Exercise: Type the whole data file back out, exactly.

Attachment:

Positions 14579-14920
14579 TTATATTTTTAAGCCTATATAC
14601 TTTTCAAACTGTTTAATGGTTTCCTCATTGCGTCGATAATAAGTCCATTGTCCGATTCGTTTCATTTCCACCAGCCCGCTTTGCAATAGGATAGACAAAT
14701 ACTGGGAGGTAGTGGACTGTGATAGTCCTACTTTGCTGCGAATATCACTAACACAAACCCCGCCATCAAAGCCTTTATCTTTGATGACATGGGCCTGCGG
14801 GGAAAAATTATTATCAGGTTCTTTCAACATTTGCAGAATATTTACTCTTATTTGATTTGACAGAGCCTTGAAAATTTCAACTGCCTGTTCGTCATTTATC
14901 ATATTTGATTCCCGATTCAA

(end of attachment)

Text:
Positions 14579-14920
14579 TTATATTTTTAAGCCTATATAC
14601 TTTTCAAACTGTTTAATGGTTTCCTCATTGCGTCGATAATAAGTCCATTGTCCGATTCGTTTCATTTCCACCAGCCCGCTTTGCAATAGGATAGACAAAT
14701 ACTGGGAGGTAGTGGACTGTGATAGTCCTACTTTGCTGCGAATATCACTAACACAAACCCCGCCATCAAAGCCTTTATCTTTGATGACATGGGCCTGCGG
14801 GGAAAAATTATTATCAGGTTCTTTCAACATTTGCAGAATATTTACTCTTATTTGATTTGACAGAGCCTTGAAAATTTCAACTGCCTGTTCGTCATTTATC
14901 ATATTTGATTCCCGATTCAA